Nov 5th – more goulish than 31st Oct.

Foraging for Herbs: A Hedgewitches’ Walky talk 

Herbalist Natasha Richardson leads a walk round Hainault woods, teaching and demonstrating: herb identification; medicinal facts and herbal folklore; and  foraging techniques.  “This afternoon is pagan-oriented, friendly and practical, and will involve engaging intuitively with the plants as well as learning skills and information.   This November walk concentrates on barks and roots; you will come away with a deeper appreciation of how you can find and work with herbs growing all around you.” 

Advance booking required. £8.00 12.45 for 1.00 pm departure from Hainault Tube Station


The Art of Burial, V&A

Discover fascinating rituals and beautiful arts associated with burial in this class. Explore traditions from Britain to Tibet, Iran and China, and examine sculpted Ghanaian coffins and biodegradable ‘ecopods’ featured in the Power of Making exhibition.

V&A Tickets

Gunpowder, Treason, Torture and ‘the Drop’ 

A special seasonal talk looking at the torture and execution of Guy Fawkes and his fellow conspirators. “Surgeon Richard Pusey will explain the anatomical process of hanging and look at different methods of capital punishment over the centuries using famous examples from history.” And they say suitable for 5 years and up? Maybe it’s a bit dumbed down. Alternatively you could stay at home and watch a jolly film like Pierrepoint.

Free and no booking required but places are limited and will be allotted on a first-come-first-served basis. 

Saturday 5 November, 11.30am and 3.30pm

Further info

Now…for Lewes bonfires. I’ve been a few times and boy is it an experience – probably one of the most memorable and the most unwelcoming. There are a number of bonfire societies who form a procession through the town and each splinters off to culminate in a private bonfire and fireworks display – the Cliffe was the best I’ve ever seen in the flesh. So the various missions in hand are getting there, staying alive and getting tickets. If you look on the main website you’ll be faced with a series of ‘don’t come messages’ – “Roads in the town are closed, meaning that there are no parking facilities. Those using public transport are likely to find that it is very crowded and that they will have to queue for long periods before arriving in Lewes. The journey home could be even more horrendous. This can be an unpleasant experience, particularly when it is cold or raining – which is likely in November.” Brilliant. Makes me want to go even more!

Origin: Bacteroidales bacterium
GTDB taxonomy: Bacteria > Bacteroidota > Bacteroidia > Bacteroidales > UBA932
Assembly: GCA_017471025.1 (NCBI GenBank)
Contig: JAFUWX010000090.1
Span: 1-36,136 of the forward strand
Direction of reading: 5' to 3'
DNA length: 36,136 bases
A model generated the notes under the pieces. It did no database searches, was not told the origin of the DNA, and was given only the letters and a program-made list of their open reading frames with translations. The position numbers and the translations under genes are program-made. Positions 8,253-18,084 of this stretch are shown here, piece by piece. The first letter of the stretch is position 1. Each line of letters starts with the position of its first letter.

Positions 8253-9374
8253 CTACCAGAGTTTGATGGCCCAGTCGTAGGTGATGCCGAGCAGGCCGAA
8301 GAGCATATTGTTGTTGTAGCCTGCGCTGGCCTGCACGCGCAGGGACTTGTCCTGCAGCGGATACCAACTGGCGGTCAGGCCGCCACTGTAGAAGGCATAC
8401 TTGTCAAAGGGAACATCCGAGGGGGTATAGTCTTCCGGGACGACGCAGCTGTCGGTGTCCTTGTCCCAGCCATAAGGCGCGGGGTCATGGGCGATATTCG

Following the capture of Guy Fawkes on 5th November 1605 the Government introduced ‘An Acte for a publique Thancksgiving to Almighty God everie yeere of the Fifte day of November’ in January 1606 so that the discovery of the Gunpowder Plot should ‘be held in a perpetual Remembrance’ and that the day be ‘a holiday for ever in thankfulness to God for the deliverance and detestation of the Papists’. 

It is not until 1679 before Benjamin Harris, in the Domestick Intelligence, records an isolated account of events in Lewes. He provides a detailed description of an anti-papal procession parading through the streets of Lewes, participants attired in mock religious regalia and carrying a papal effigy. On and off through the years the fires and processions appeared and following riotous events in 1806 the firesite was moved to the safety of Gallows Bank. The celebrations subsequently went into decline leading the press to comment in 1814 that ‘we scarcely remember our streets to have been so free from annoyance of squibs, rockets and other fireworks’.

Enthusiasm for the ‘Fifth’ was rekindled during the 1820’s and from that time the local press has reported the annual celebrations. Fireballs and squibs were thrown and an increasing number of blazing tar barrels being dragged through the streets (which as you’ll see will keep the frostbite at bay). 

The reintroduction of the Catholic hierarchy in 1850 led the town authorities to permit the celebrations to return to the High Street. However this return to the streets of Lewes was marked by a significant change in the celebration’s character and heralded the formation of the Cliffe Bonfire Society. Recognising that riotous proceedings would no longer be tolerated the bonfire boys formed themselves into Bonfire Societies and set about organising military style torchlight processions efficiently marshalled by members resplendent in various titles including Commander-in-Chief, Staff Officer and Inspector General.

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